North Star Podcast on Smash Notes

North Star Podcast podcast.

December 28, 2019

A deep dive into the stories, habits, ideas, strategies and methods that drive fulfilled people and create enormous success for them. The guests are diverse, but they share profound similarities. They’re guided by purpose, live with intense joy, learn passionately, and see the world with a unique lens. Each episode lets us soak in their hard-earned wisdom and apply it to our lives. Guests include Neil deGrasse Tyson, Seth Godin, and Tyler Cowen.



Recently updated notes

My guest today is Will Mannon, the student manager for my online writing school called Write of Passage. Will oversees all aspects of the student experience with the exception of curriculum design. He’s at the frontier of thinking about live online learning, from how assignments should be delivered to how live sessions should be structured.

This conversation is a deep-dive into our work together. We start by talking about the difference between Type 1 and Type 2 online courses. Then, we move towards psychological topics like how to hold students accountable to helping them navigate the fear of publishing online. Please enjoy this window into Write of Passage and the future of online learning. 

 

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Show Notes

1:50- David and Will’s focus on customer happiness. Type one and type two online courses. What online educators can learn from the Navy Seals.

13:45- How fear is a part of transformational experiences. What held Will back from starting writing. What music can teach us about great writing.

19:27- Why we fear achieving our vision. Write of Passage guilt. How Write of Passage prioritizes helping people make friends. 

27:23- Striking the balance between creating community and letting it grow naturally. How interest groups allow students to create their own communities. The structure of Will’s job as course manager.

35:58- Forte Lab’s yearly planning process. The three phases of Will’s course management. How Will and David are thinking about data collection.

49:14- How Will and David met. How Will’s course feedback led to working with David. Why classical education theory doesn’t really apply to online education.

59:11- Why Will and David create “type 2” courses. Why David learns from his students. How Write of Passages integrates feedback.

1:07:20- What feedback David listens to. The future of Write of Passage. Why David tries to solve very specific problems using software.

1:12:10- How the Internet makes attention a commodity. Why WOP can thrive with zero cold traffic marketing. How the Internet will help make creators money in the future.

Key points in this episode

My guest today is Sara Dietschy, a YouTuber with more than 620,000 YouTube subscribers. This is the fourth interview I’ve recorded with her. It’s her second appearance on the North Star Podcast, and I’ve been interviewed twice on her podcast called That Creative Life. 

Sara makes a couple of videos every week focused on creativity, technology, and entrepreneurship. Most of her revenue comes from paid partnerships, and she’s teamed up with brands like Intel, AT&T, Visa, Squarespace, and BestBuy, and Adobe.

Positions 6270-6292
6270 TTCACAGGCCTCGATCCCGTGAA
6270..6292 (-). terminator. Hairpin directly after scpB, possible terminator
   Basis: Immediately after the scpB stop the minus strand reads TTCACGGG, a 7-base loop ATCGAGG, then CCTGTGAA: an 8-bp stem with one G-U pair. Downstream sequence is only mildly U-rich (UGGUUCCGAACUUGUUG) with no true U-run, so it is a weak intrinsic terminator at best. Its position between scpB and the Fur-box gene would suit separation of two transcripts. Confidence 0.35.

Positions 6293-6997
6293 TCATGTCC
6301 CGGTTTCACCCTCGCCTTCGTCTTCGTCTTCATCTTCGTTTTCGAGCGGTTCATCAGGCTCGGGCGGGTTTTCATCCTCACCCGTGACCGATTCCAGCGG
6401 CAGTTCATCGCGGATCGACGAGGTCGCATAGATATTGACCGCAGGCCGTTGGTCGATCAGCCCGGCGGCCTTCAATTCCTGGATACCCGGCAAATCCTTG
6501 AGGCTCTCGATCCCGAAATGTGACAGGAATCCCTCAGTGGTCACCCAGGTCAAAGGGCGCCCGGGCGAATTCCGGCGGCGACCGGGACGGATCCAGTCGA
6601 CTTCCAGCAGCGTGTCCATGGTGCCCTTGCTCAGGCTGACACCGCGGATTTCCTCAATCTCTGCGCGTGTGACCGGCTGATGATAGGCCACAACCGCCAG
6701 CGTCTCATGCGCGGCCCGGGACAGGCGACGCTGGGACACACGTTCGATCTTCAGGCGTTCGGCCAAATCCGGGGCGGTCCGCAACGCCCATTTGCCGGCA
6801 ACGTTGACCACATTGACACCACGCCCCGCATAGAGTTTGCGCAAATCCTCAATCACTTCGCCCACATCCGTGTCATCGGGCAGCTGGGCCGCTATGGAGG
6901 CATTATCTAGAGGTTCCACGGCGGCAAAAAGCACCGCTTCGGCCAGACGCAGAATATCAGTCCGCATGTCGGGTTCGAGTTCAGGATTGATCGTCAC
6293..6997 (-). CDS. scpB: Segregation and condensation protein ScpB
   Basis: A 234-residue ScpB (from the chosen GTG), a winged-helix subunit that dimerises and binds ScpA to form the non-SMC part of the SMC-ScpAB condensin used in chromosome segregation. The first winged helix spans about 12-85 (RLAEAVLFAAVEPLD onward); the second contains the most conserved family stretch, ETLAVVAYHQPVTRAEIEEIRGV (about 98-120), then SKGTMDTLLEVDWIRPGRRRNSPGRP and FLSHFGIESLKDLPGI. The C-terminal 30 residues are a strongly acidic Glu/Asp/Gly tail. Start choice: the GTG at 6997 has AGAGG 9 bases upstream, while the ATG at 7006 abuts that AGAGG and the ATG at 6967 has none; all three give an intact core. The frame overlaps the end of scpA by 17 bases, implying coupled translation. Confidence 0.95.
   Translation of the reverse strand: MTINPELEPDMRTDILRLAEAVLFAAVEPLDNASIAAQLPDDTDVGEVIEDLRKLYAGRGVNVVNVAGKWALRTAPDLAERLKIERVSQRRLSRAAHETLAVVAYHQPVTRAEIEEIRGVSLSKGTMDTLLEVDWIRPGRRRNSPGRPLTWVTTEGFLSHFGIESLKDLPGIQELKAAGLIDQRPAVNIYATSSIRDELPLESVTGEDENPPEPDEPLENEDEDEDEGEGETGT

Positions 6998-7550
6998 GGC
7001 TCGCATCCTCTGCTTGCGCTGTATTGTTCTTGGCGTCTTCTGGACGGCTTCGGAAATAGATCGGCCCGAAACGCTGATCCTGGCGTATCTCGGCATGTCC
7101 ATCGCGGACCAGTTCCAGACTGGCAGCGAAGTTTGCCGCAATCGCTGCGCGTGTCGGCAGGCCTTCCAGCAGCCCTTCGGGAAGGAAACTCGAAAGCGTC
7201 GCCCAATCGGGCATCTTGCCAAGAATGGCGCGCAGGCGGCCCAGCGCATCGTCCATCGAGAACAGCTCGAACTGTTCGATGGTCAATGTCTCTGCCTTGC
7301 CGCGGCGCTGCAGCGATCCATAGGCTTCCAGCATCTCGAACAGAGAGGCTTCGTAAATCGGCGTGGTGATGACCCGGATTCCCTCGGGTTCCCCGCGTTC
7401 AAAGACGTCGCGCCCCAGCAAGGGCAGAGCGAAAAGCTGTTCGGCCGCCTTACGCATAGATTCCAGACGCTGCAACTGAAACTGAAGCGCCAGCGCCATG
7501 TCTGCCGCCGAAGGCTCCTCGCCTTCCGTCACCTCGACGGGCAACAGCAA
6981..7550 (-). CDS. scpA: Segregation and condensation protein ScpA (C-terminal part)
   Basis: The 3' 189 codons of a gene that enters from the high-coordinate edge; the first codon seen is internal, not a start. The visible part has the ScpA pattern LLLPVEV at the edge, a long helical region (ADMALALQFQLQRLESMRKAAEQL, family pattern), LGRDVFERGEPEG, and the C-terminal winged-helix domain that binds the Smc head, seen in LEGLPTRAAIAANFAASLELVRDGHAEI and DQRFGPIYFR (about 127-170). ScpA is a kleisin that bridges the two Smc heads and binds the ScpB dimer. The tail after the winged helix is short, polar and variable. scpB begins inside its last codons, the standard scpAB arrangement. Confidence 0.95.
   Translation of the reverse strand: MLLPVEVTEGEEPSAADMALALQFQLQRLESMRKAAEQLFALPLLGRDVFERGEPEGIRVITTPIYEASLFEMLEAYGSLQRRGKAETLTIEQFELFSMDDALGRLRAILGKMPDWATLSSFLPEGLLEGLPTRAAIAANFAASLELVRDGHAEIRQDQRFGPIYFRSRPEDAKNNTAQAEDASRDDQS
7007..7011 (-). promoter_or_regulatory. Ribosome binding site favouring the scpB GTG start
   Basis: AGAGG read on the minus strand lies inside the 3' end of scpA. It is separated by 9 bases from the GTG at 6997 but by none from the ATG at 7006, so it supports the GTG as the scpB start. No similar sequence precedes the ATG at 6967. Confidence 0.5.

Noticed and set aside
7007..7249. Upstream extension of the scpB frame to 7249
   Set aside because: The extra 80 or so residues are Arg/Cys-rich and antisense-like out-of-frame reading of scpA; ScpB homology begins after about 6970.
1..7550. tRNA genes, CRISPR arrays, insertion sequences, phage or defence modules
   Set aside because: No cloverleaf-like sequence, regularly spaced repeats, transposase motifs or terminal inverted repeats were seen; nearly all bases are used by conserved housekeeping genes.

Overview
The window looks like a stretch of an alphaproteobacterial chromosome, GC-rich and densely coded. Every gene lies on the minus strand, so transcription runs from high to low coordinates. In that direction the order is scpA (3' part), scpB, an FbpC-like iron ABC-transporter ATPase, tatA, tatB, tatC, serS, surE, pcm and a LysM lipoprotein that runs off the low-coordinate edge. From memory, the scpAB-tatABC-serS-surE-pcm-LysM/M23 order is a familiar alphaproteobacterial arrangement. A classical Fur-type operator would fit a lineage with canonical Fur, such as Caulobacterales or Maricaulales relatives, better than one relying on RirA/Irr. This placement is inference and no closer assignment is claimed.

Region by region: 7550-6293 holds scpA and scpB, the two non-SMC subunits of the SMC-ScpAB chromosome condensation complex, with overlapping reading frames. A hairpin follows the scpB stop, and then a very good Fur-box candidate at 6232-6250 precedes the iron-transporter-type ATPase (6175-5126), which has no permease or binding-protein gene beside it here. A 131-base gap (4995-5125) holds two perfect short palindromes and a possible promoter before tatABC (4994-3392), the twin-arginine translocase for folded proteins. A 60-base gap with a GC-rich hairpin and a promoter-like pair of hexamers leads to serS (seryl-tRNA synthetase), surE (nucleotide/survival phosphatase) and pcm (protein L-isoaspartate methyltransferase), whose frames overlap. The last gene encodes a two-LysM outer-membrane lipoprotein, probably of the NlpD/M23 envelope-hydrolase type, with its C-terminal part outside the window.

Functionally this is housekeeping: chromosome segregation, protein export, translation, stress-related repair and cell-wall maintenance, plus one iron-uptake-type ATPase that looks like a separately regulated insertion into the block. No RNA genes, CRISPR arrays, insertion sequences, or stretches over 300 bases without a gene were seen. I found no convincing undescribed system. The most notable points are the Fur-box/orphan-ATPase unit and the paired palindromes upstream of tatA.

This episode begins with a discussion of what it means to be a YouTuber, so Sara shares lessons about hiring and monetizing a channel. Then, she talks about her creative process with ideas like her “one for them, one for me” model of creating content. We also talk about the future of influencer culture, homeschooling, the Despacito music video, and what we’ve learned about delegation.

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Links to Sara:

Sara’s Youtube Channel

Sara’s Website

 

Other Links:

Linus Tech Tips

Paul Graham’s Maker Schedule, Manager Schedule

David’s Obsession Tweet

Eric Weinstein- What Should We Be Worried About

Epidemic Sound

 

Key points in this episode

I have two guests this week: Austin Rief and Alex Lieberman, the founders of Morning Brew. Their business-focused daily email newsletter now has more than 2 million readers. These two gentlemen started the company in college while studying at the University of Michigan. It began as a simple idea — to make business news more interesting for young people. While helping his college classmates prepare for job interviews, Alex noticed they failed to connect with traditional business news. They wanted something better to keep them informed, so he created a daily newsletter that later became Morning Brew. 

I will never forget the first time we met. We were introduced by a mutual friend and agreed to coffee at the Beekman Hotel in New York City. We spoke for two-hours about the future of media, then raced to Morning Brew headquarters where we immediately wrote an article called The Pivot to Owned Commerce. One year later, Austin and I recorded a podcast about the secrets of email marketing and the story of Morning Brew. 

In this episode, we spoke about the benefits of showing how you run your company, what a Cross-Fit-for-Writing community could look like, and Morning Brew’s secret sauce for hiring writers. Please enjoy my conversation with Austin Rief and Alex Lieberman. 

Links:

Morning Brew

Business Casual Podcast

Austin's Twitter

Alex's Linkedin

Key points in this episode